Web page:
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For Stuart Galbraith And Anyone Into Bizarre Rail Safety Vids


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When you drive out to the Kummersdorf collection from Berlin, there are several railway crossings where the road rather than the tracks are gated off. Those are retired lines which are used for draisine tours. People pump up to the crossing, watch out for road traffic, lift the gates and pump across. Takes you a little aback when you first see it.

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You all may find this interesting, it was a BBC documentary from the late 60s called 'Engines must not enter the Potato Siding', the focus of which was Woodhead, then the main line between Sheffield and Manchester. It had been electrified as a flagship project by BR in 1954, closed to passengers in 1969, and closed to all traffic in 1981. The cost of building a new tunnel and electrifying it was astronomical.

http://www.youtube.com/watch?v=Ea52T1klf-Q

 

On the positive side, it was a very beautiful line and a tribute to the navvies (not a few of whom died) who constructed it. There are still regular campaigns to get it reopened.

 

I love hearing the old guys talk about their rail experiences....

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The train track pretty much bisects the site between the hippy part of glasto (green fields, stone circle, stone dragon) and everything else. it's very useful for getting around, being semi-packed earth and less likely to turn to mush - if it was a running train line it would be a royal PITA for the festival.

 

BTW, are you guys aware of this? Perhaps one to add to the to-do list

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I have always been more fascinated in the maintenance of the way end of railroading. I think it stems from the fact my great grandfather who basically raised me as a young child was a railroad MOW crew foreman and exposed me to a lot of it.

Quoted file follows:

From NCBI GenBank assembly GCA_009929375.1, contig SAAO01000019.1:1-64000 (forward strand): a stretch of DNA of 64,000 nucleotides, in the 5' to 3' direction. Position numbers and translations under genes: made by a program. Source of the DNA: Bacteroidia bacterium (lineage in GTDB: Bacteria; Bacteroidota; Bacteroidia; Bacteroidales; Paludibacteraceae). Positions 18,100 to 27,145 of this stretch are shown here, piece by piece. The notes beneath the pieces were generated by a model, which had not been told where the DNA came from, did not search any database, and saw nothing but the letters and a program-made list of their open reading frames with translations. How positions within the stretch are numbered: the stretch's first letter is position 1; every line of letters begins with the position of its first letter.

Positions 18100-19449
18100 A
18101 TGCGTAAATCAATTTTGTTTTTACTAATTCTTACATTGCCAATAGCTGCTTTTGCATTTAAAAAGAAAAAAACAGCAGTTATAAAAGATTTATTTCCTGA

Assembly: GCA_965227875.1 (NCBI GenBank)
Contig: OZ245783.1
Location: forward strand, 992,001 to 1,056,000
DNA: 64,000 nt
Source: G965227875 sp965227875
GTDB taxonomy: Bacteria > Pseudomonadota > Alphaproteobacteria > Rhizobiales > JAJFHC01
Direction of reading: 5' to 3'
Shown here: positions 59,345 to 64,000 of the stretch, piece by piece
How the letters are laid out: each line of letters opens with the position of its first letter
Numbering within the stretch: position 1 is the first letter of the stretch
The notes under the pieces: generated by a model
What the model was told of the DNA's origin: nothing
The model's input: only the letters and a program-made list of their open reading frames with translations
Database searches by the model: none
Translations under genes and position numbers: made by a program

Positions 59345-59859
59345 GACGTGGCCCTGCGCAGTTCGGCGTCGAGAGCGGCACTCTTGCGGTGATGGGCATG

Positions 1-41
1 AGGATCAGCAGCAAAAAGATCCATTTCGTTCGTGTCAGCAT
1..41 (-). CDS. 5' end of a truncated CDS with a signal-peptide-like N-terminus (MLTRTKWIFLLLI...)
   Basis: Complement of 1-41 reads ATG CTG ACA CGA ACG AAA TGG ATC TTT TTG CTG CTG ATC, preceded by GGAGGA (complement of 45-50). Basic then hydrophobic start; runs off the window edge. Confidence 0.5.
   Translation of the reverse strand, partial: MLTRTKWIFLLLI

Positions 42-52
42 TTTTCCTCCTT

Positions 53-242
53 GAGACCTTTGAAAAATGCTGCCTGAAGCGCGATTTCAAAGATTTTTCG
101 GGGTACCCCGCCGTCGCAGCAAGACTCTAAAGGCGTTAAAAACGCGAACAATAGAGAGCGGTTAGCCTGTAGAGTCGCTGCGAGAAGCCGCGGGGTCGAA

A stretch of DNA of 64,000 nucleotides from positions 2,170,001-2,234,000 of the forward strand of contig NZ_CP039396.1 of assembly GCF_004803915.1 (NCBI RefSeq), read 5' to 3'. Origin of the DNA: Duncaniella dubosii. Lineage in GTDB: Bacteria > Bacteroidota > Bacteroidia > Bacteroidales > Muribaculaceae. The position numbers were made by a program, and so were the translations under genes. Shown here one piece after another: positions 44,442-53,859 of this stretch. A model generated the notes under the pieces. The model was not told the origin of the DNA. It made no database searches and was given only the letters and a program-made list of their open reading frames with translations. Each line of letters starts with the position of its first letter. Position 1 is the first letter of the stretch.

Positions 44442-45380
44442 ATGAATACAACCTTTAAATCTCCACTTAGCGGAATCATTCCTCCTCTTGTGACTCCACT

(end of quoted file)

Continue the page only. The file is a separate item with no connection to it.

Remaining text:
Here is one really neat piece of equipment. Has to by a hydraulic nightmare though.

 

http://www.youtube.com/watch?v=RzucYXHrulE

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I presume these are freight only lines, but even during the nadir of rail maintainance in the UK (shortly after privatization) it didnt get this bad. :blink:

 

I note they also have alot of bolted rail, I know they used continuously welded track in the US, but is it common?

 

You only find welded rail on high usage/traffic lines the rails in question are not exactly high usage. More likely that sort of damage comes from frost heaves and the like.

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  • 3 weeks later...
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Some rail-related vintage photos, hope the link works;

 

http://cnnphotos.blogs.cnn.com/2012/09/14/illuminating-an-american-railroad/?hpt=hp_c2

 

For background, search for Winston Link on CNN's website; there was an intro page but I can't seem to find a direct link to it.

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Well, for bizzare safety videos there is always this... (NSFW ;))

 

(...)

 

I don't know if that reveals a psycho streak, but this is one of the funnier videos I've ever seen. But it's also one of the scarier ones.

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I presume these are freight only lines, but even during the nadir of rail maintainance in the UK (shortly after privatization) it didnt get this bad. :blink: I note they also have alot of bolted rail, I know they used continuously welded track in the US, but is it common?
You only find welded rail on high usage/traffic lines the rails in question are not exactly high usage. More likely that sort of damage comes from frost heaves and the like.

 

My understanding of CWR is that it's a lower cost item for the purposes of property tax values. (No bolts, fish plates which add up).

 

You also have no beating up of the rail ends from joint to joint BUT you have challenges with contraction/expansion in hot/cold weather.

 

It is intersting in that the British Rail folks are using panel track as standard track AND have the joints across from each other as a matter of course. US practice is to not have each track joint next to the other rail's track joint for very long durations, usually they're to be offset by 3-4 ties or more.

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Riding bamboo trains on abandoned colonial tracks in Cambodia

 

http://www.liveleak....=625_1348889252

 

Really cool little cars they set up, but I would hate to be on one when it derails at those speeds out in the middle of no where.

 

Colin thanks for the link.

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